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RE: Design Issue (4) - Concepts as language-embedded, language in depe ndent, or both?

From: Miles, AJ (Alistair) <A.J.Miles@rl.ac.uk>
Date: Thu, 6 Nov 2003 14:12:01 -0000
Message-ID: <350DC7048372D31197F200902773DF4C04943F94@exchange11.rl.ac.uk>
To: "'NJ Rogers, Learning and Research Technology'" <Nikki.Rogers@bristol.ac.uk>
Cc: "'public-esw-thes@w3.org'" <public-esw-thes@w3.org>

Hi Nikki,

I completely agree.  

So now I think nodes types as 'soks:Concept' should NOT be allowed to have a
language property.  ONLY the labels should be allowed to have a language
property/tag. 

Representing non-exact equivalence relationships between concepts derived
from different languages is then covered by whatever we end up doing for
inter-thesaurus concept mapping.

This does have consequences for constraining the data model.  It means a
node typed as a 'soks:Concept' must then be allowed to have multiple
'soks:descriptor' properties, one for each language.  Is it then possible in
OWL to express the constraint that a concept may have one and only one
'soks:descriptor' property for each language?   If not, can we live with
this?   

Al.

-----Original Message-----
From: NJ Rogers, Learning and Research Technology
[mailto:Nikki.Rogers@bristol.ac.uk]
Sent: 05 November 2003 12:32
To: Miles, AJ (Alistair); 'public-esw-thes@w3.org'
Subject: Re: Design Issue (4) - Concepts as language-embedded, language
indepe ndent, or both?


Hi Alistair

My philosophical angle on this is:

Human society distinguishes itself from (the rest of) animal society by its 
reification of abstract concepts, done primarily via language. So the 
concepts don't come from the language, they exist independently - languages 
evolve in the attempt to articulate human understanding of abstract 
concepts. Different languages have evolved over time of course, and have 
much in common, but also some languages have sought to reify concepts that 
other languages don't, and so on...

Coming back to the question of a pragmatic solution to modelling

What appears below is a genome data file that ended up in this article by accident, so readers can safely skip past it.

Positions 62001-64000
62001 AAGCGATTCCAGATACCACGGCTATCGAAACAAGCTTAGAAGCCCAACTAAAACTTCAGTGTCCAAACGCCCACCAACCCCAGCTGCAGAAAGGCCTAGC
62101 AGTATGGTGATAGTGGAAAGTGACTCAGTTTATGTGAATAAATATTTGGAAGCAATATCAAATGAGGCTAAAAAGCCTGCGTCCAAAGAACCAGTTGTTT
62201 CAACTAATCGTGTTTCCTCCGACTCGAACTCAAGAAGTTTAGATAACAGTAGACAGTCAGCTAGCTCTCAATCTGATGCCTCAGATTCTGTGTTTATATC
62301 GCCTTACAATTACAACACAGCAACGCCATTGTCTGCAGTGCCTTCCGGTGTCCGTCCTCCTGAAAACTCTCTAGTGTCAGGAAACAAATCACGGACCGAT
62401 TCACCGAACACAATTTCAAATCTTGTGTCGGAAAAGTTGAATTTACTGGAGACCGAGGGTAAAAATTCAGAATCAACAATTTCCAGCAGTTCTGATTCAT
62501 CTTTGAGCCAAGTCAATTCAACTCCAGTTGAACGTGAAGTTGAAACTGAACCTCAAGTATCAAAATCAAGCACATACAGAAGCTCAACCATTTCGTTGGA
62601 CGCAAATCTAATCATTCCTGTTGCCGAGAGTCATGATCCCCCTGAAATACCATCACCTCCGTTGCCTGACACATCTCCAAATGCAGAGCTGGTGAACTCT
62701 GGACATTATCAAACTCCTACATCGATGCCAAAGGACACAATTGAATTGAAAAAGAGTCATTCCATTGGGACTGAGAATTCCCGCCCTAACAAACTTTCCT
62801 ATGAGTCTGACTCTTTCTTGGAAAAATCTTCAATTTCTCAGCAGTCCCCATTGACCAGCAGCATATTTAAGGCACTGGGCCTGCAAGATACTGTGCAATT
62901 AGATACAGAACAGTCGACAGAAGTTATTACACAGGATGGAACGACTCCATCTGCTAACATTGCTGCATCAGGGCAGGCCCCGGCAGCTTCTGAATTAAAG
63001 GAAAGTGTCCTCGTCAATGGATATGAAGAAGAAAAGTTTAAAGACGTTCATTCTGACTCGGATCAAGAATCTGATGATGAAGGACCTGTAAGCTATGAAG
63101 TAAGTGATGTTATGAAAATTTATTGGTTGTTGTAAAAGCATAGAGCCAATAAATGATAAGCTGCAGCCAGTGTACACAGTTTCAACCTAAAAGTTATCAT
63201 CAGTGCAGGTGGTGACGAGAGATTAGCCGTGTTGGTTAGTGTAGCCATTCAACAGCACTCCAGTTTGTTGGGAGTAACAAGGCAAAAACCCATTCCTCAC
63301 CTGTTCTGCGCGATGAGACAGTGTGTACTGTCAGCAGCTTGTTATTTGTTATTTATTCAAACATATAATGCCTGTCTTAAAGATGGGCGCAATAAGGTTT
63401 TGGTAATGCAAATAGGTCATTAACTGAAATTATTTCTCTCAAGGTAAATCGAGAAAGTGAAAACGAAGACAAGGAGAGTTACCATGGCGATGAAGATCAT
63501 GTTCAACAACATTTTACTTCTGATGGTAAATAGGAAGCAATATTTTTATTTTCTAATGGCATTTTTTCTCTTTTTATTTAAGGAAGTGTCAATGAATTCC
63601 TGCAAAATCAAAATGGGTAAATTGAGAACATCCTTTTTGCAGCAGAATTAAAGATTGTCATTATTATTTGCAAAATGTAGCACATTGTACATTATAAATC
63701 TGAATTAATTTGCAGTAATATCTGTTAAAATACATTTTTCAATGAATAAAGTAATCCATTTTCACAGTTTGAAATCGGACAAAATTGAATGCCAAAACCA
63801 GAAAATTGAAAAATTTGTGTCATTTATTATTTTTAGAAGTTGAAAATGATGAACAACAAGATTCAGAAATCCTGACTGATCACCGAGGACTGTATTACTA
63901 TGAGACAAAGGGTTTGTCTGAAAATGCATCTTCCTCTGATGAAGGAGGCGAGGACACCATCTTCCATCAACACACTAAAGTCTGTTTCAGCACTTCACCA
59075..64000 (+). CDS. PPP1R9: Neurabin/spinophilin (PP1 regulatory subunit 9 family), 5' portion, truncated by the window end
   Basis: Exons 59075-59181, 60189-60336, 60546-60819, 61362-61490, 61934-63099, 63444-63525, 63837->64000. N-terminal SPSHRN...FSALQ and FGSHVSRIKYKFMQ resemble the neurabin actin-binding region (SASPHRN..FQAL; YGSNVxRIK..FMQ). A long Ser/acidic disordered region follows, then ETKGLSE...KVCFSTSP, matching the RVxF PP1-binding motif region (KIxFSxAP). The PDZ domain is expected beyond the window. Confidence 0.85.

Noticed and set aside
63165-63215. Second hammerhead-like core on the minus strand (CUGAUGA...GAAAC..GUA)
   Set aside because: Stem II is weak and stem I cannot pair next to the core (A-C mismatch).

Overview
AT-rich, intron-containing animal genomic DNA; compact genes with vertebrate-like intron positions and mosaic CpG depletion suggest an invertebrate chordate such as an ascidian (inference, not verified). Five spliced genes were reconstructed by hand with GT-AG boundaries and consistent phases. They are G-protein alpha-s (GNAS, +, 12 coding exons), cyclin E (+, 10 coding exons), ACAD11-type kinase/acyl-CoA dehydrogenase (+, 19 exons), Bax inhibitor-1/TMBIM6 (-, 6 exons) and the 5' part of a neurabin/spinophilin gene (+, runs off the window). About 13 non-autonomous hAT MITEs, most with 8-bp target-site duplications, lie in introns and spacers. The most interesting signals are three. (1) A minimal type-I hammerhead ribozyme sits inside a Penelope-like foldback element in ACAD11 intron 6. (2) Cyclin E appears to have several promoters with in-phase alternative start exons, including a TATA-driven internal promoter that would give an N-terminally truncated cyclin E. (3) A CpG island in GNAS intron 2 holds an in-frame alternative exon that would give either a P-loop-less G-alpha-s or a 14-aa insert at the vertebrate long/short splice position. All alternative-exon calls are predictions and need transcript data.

multilingual data: I tend towards Option 2, but then I've not experimented 
with much 'real' data, so you might want to give me some illustrative 
counter examples.
Is it not the case that the *concepts* being reified by one language can be 
mapped - partially or otherwise - to concepts being reified in another 
language? And if there are "missing" concepts for some languages then 
that's ok? i.e. is it possible to always map thesauri at the conceptual 
level as opposed to at the 'label' level? I know this means deriving 
concept hierarchies from thesauri from thesauri that don't have this 
explicit - but I thought that was what we were aiming for anyway?

I guess we should continue the discussion on the wiki ...

Nikki

--On 31 October 2003 17:31 +0000 "Miles, AJ (Alistair) " 
<A.J.Miles@rl.ac.uk> wrote:

>
> I've added this issue to the discussion on the RDF Thesaurus wiki page
> <http://esw.w3.org/topic/RdfThesaurus>
>
> Here is a summary:-
>
> Issue 4 - Concepts as language-embedded, language independent, or both?
>
> There are multilingual thesauri. When modelling multilingual data in RDF,
> we can choose one of the following options:
>
> Option 1: Concepts in a language - allow language properties only on nodes
> typed as Concepts.
>
> Option 2: Labels in a language - allow language properties (or tags) only
> on nodes (or literals) which represent labels.
>
> Option 3: And/or - allow concepts and/or labels to have language
> properties.
>
>
> The choice of solution has bold implications. If we choose option 1 we are
> assuming that all abstract concepts are embedded in a language; there can
> be no language independent concepts. If we choose option 2 we can model
> only concepts that are deemed to be 'language-independent'. If we choose
> option 3 we can represent both language-embedded and language-independent
> concepts, however there may be some considerable scope for confusion.
>
> ... more at <http://esw.w3.org/topic/RdfThesaurus>
>
>
> CCLRC - Rutherford Appleton Laboratory
> Building R1 Room 1.60
> Fermi Avenue
> Chilton
> Didcot
> Oxfordshire OX11 0QX
> United Kingdom
>
> Email:        a.j.miles@rl.ac.uk
> Telephone: +44 (0)1235 445440
>
>
>



----------------------
NJ Rogers, Technical Researcher
(Semantic Web Applications Developer)
Institute for Learning and Research Technology (ILRT)
Email:nikki.rogers@bristol.ac.uk
Tel: +44(0)117 9287096 (Direct)
Tel: +44(0)117 9287193 (Office)
Received on Thursday, 6 November 2003 09:12:06 UTC

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